Ananda - Lighting up a life
by Life Positive
“There are many legends and stories associated with it, Koustub, but the story that I remember is my own. When I was a child, I used to get an allowance of fifty rupees to buy crackers, a decent amount by the standards of those days. Before one of the Diwalis, my uncle arrived from town and he gave me another fifty rupees. So, I had a total kitty of Rs 100, a grand amount. I was thrilled. My grandfather asked me to scale down my purchases as he felt spending so much on crackers was a waste and that it caused a lot of pollution. He told me that children also worked in those factories, which make crackers. He suggested that I save up some or spend the same in buying some gifts for others. I was annoyed with him and decided to go ahead with my plans, despite his advice.
“The next day, our school put up a play, Kabuliwala, based on Rabindranath Tagore’s short story.
“The story goes like this – A little girl, Minnie, has a unique friendship with the Kabuliwala, an Afghan pedlar, who sells spices and dry fruits. The Kabuliwala has a little girl in Afghanistan and sees her in Minnie. They often chat, joke, and play in the long afternoons. One day, the Kabuliwala gets into a fight and inadvertently kills a man. He is put into jail and Minnie misses him for a while but being a young girl, soon forgets him. He, however, does not forget Minnie. Many years later, he returns from jail to see her. On that day, Minnie is dressed up as a bride, ready to be wedded. The Kabuliwala is stunned. He had not realised how much time had flown. He wonders how his daughter is, what she must be doing now. But he has no money to go back to Afghanistan to see her. Minnie’s father decides to give him the money to do so; in the bargain, giving up the grand lighting he had planned for Minnie’s wedding.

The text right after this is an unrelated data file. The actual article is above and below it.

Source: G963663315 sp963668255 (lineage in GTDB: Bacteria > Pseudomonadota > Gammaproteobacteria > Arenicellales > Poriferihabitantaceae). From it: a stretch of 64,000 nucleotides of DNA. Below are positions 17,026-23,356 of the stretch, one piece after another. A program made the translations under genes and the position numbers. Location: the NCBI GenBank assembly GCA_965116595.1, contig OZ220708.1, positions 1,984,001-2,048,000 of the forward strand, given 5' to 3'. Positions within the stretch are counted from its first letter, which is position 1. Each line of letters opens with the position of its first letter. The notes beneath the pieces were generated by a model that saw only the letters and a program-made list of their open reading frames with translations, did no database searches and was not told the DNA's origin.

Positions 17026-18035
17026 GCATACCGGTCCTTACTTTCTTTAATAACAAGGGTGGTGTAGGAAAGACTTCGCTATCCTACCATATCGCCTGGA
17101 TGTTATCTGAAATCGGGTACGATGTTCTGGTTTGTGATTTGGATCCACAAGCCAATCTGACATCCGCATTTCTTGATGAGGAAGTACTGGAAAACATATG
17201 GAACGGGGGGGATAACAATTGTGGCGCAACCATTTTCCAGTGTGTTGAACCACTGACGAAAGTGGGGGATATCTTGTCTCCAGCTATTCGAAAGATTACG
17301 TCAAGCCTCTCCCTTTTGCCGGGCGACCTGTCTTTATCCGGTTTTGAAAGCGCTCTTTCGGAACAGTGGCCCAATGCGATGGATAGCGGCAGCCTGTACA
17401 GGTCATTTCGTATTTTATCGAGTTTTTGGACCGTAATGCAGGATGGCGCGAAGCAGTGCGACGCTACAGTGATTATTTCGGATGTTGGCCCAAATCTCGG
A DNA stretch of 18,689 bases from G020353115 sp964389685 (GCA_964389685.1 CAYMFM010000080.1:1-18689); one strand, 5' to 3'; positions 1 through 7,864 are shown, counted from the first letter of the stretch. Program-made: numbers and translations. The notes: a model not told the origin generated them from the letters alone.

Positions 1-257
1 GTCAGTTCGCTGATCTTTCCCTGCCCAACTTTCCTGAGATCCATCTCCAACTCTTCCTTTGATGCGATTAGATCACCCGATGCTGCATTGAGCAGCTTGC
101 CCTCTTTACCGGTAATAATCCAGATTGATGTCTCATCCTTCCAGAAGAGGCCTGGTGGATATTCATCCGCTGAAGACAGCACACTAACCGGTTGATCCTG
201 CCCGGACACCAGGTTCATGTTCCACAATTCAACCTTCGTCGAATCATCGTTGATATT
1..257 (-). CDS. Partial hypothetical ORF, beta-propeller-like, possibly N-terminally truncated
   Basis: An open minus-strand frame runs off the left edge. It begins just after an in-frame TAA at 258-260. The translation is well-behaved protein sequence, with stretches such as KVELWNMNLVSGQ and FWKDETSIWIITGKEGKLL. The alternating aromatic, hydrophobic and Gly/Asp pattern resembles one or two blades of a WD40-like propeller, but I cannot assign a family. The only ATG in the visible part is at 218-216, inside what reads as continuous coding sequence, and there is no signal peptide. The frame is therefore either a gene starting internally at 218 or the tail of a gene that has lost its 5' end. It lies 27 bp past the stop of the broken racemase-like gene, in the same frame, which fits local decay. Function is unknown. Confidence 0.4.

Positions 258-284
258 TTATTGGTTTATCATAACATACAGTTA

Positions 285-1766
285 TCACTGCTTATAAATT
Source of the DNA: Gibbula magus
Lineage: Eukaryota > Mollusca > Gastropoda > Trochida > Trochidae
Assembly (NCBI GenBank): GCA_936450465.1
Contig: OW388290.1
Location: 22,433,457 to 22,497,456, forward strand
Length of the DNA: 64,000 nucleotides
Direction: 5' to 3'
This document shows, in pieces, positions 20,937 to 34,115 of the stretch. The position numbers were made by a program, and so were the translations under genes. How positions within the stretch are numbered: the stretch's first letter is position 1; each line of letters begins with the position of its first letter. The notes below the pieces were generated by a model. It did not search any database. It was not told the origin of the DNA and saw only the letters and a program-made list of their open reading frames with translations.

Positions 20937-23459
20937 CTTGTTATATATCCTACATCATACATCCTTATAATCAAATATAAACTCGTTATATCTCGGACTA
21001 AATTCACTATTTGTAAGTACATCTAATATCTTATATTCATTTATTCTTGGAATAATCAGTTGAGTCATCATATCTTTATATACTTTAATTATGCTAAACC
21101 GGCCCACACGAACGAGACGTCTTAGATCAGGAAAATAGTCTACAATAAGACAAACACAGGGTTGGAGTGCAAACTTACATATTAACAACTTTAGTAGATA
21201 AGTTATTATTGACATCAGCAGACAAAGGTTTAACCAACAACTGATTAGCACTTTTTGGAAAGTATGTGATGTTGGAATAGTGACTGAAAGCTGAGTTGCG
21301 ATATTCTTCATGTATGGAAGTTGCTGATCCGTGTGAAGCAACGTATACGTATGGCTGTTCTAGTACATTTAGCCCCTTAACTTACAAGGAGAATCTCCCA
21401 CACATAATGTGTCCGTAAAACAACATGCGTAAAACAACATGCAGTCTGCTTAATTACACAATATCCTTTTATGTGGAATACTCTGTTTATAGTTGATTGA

“This story had a deep impact on me and only then I understood that true festivity is when we light up another’s life in whatever small way we can.
“I decided to buy a gift for my grandfather with the additional money. I still remember the intense joy we both experienced through this act.
“So, although the story of the Kabuliwala is in no way related to Diwali, it is this story which comes to my mind when I think about the true significance of Diwali, which is, again in Tagore’s words,
“The night is black
Kindle the lamp of LOVE
With thy life and devotion.”
Koustub and the other children were awed by Ananda’s experience and resolved to celebrate Diwali in Ananda’s way.
Apply it: Celebrate Diwali in an eco-friendly, non- wasteful manner. Avoid crackers and celebrate by enjoying with your friends. Give or make gifts for your loved ones.
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